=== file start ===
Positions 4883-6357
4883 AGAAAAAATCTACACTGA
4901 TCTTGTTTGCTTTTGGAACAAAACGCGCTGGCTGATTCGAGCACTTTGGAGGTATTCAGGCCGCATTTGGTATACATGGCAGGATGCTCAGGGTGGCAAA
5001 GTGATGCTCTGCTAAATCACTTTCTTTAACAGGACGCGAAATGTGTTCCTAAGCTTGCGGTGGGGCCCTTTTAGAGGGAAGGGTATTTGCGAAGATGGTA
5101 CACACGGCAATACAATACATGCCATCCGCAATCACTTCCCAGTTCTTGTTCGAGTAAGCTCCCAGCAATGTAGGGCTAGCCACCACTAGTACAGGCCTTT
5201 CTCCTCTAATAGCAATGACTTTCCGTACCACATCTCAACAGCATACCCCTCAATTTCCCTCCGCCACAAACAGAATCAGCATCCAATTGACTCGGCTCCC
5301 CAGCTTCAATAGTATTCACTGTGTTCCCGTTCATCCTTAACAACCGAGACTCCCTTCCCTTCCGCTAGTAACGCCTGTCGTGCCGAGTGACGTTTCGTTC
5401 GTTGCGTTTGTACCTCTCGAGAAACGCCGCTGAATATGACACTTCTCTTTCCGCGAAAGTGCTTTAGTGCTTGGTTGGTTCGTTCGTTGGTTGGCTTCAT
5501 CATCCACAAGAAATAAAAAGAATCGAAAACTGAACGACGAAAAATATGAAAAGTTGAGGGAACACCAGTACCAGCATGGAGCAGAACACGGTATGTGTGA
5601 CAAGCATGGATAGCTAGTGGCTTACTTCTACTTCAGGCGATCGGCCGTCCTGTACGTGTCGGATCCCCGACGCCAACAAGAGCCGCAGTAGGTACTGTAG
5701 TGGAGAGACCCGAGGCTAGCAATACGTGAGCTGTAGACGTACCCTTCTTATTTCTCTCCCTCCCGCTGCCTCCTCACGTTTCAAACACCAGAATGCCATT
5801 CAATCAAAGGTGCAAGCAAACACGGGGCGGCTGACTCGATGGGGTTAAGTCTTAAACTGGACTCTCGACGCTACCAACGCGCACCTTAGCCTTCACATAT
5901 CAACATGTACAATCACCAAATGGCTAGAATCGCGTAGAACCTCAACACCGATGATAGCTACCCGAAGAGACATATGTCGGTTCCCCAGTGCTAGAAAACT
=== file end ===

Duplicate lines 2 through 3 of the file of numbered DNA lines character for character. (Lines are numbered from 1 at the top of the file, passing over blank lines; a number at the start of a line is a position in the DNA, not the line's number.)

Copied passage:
4883 AGAAAAAATCTACACTGA
4901 TCTTGTTTGCTTTTGGAACAAAACGCGCTGGCTGATTCGAGCACTTTGGAGGTATTCAGGCCGCATTTGGTATACATGGCAGGATGCTCAGGGTGGCAAA